thumbnail Fig. 5.

X-ray and tSZ signals of clusters A2029 and RXCJ2815. The maps show the vignetting-corrected and background-subtracted surface brightness in the X-ray energy band 0.5–2.5 keV. The superimposed contours represent the Compton y-parameter from our algorithm. The solid and dashed cyan circles on top of the images are drawn at R500 and R200, respectively. The shaded circles in the bottom left corner of the maps represent a 5 arcmin beam. a: cluster A2029 mapped by ROSAT/PSPC. The cyan cross indicates the position of the neighbour cluster A2033. b: cluster RXC J1825 mapped by XMM-Newton. The cyan cross marks the position of cluster CIZA J1824, while the green arrow identifies a significant elongation which may be associated to stripped gas from a nearby group of galaxies.

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thumbnail Fig. 6.

Maps of y/σy from a bootstrap run on clusters A2029 and RXC J1825. The overlapped contours represent the tSZ signal.

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4.2.2. RXC J1825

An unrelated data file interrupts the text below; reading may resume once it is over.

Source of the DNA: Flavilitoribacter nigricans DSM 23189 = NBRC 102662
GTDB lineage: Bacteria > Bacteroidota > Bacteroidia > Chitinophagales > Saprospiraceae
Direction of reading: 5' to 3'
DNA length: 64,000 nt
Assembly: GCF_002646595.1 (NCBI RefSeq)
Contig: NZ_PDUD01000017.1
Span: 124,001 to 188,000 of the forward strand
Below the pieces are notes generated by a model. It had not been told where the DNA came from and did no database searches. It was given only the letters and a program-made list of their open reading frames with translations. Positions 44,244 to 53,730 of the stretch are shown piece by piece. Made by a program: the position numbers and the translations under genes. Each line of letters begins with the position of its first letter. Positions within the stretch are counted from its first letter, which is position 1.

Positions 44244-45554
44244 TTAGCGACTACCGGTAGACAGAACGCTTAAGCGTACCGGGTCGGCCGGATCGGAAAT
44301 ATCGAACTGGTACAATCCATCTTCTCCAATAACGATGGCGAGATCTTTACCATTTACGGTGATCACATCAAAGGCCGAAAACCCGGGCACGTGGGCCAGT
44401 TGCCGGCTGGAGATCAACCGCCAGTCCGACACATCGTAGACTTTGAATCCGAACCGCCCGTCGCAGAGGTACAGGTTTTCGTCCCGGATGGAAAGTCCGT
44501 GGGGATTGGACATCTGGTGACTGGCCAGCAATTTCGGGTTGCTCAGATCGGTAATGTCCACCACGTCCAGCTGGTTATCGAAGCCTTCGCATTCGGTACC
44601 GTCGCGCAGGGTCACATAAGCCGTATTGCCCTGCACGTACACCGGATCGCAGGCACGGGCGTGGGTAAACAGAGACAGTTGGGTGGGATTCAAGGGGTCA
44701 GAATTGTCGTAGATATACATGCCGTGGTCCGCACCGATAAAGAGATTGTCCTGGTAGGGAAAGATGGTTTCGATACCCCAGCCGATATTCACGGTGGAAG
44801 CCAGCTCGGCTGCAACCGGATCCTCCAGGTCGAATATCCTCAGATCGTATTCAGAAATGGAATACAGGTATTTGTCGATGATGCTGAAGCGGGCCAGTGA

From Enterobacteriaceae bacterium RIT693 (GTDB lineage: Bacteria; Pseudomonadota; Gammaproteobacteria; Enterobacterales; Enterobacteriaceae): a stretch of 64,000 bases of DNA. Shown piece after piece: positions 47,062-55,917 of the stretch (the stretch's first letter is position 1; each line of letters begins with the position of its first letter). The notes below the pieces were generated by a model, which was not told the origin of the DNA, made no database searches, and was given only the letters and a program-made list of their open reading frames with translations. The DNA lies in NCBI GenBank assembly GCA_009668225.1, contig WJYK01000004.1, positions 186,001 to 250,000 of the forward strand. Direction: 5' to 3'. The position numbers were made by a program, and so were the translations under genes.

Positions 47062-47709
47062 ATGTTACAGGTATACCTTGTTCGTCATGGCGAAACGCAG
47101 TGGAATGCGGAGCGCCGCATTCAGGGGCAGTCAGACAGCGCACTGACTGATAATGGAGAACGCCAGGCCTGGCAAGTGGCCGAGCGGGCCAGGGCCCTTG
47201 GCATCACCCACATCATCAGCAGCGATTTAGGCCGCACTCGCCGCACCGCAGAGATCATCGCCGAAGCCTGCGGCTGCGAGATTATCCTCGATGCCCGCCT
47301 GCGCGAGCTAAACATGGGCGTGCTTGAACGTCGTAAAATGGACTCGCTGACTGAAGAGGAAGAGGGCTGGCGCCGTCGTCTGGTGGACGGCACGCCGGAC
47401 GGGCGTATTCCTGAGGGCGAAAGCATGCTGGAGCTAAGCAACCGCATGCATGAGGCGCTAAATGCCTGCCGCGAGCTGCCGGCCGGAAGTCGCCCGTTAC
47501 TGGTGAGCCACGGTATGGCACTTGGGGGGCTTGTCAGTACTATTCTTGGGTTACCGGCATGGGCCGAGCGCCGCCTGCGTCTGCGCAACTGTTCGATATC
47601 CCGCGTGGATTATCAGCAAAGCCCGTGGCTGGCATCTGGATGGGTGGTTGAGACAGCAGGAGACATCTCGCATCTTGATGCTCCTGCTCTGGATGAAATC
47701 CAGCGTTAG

In Fig. 5b, we show the X-ray surface brightness of RXC J1825 from XMM-Newton, featuring wavelet denoising. The tSZ contours from our algorithm are superimposed to the image. As in the case of A2029, the tSZ emission follows pretty well the X-ray surface brightness. In particular, we notice that the peaks of the signal in the two bands coincide within 1 arcmin. The tSZ signal shows a significant elongation towards the neighbouring cluster CIZA J1824.1+3029 (hereafter CIZAJ 1824), even if the peak corresponding to this object is not clearly visible. A recent analysis based on the kinematics of their member galaxies, suggests that RXCJ1825 and CIZAJ1824 are in a pre-merger state (Girardi et al. 2019). Thus, also in this case, our maps may shed a new light on the hypothesis of a possible interaction in future analyses. Interestingly, our tSZ map shows a 14σy-significant elongation to the south-west of the cluster, highlighted with a green arrow in Fig. 5b, which agrees with the excess in the X-ray surface brightness detected with XMM-Newton. Such an emission may be due to gas stripped from the past interaction between RXCJ1825 and a small, disrupted group of galaxies, which have been detected at the same redshift in the optical band (Clavico et al. 2019). This scenario is also supported by the recent finding of a radio halo extending in the same direction of the X-ray elongation (Botteon et al. 2019). Another feature we notice in the signal is the presence of a third structure located within R500, that contributes at a level of y ≈ 5 × 10−5, and which is not detected in X-rays. Nevertheless, the significance of this detection is 35 per cent lower with respect to the signal in the centre, as demonstrated by the map in Fig. 6b, constructed from a bootstrap run. Therefore, its detection is likely due to some localised irregularity in the instrumental noise in the raw HFI data.